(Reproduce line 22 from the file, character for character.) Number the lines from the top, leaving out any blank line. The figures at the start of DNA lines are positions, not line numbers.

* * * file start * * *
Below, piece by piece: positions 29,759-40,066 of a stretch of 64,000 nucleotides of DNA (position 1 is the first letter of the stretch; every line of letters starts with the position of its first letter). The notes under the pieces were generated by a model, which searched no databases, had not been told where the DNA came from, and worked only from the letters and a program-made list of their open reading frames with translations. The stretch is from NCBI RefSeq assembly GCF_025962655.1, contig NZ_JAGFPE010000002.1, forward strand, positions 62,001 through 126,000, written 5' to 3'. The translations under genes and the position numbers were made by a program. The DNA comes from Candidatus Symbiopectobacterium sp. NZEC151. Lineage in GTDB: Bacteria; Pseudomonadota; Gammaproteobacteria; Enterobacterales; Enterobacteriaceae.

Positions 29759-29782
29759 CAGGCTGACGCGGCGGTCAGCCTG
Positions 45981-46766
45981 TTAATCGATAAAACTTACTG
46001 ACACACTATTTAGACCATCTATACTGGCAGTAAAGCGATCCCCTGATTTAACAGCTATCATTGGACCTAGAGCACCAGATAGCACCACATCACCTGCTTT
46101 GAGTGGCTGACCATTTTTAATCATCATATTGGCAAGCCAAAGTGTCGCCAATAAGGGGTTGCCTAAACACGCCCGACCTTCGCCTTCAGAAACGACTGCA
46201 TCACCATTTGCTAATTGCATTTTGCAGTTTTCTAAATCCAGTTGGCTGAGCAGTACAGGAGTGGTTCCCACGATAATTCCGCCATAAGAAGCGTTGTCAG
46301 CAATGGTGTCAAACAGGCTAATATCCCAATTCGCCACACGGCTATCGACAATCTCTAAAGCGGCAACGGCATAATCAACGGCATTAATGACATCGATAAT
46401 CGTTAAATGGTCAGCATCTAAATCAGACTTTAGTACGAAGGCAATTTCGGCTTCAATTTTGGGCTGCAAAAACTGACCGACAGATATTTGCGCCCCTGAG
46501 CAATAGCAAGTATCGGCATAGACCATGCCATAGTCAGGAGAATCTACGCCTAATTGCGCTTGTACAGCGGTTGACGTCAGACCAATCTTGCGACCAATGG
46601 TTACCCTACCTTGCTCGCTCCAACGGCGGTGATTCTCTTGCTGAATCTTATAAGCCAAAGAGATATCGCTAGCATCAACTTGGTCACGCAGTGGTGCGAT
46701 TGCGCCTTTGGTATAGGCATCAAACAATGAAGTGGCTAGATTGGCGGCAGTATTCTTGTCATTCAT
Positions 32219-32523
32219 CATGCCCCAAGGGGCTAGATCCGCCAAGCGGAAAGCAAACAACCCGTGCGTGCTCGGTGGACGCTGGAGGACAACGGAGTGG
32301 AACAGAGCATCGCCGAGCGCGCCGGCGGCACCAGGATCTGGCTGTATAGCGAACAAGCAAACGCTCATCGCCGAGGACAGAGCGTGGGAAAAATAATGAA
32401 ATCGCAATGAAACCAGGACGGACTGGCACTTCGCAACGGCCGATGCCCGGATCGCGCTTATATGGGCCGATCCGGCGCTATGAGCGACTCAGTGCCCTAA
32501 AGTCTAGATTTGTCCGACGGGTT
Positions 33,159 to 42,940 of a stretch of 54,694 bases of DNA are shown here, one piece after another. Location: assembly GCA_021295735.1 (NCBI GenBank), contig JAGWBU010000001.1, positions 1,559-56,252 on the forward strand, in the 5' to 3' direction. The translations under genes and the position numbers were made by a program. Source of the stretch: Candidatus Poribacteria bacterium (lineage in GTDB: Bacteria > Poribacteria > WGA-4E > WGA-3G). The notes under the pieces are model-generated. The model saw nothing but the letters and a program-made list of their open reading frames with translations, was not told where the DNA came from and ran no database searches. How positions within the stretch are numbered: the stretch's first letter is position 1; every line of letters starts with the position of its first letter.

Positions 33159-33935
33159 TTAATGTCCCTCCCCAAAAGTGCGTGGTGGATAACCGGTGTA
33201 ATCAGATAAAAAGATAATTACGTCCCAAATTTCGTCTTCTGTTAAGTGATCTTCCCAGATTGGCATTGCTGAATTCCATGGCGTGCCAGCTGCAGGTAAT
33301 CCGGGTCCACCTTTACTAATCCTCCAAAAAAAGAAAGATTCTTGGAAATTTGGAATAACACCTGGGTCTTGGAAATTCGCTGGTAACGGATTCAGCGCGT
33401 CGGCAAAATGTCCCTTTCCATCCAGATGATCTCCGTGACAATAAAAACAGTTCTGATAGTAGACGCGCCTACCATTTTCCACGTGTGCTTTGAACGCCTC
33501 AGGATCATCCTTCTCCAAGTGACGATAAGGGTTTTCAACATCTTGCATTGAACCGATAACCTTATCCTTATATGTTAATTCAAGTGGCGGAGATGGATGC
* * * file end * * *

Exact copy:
33201 ATCAGATAAAAAGATAATTACGTCCCAAATTTCGTCTTCTGTTAAGTGATCTTCCCAGATTGGCATTGCTGAATTCCATGGCGTGCCAGCTGCAGGTAAT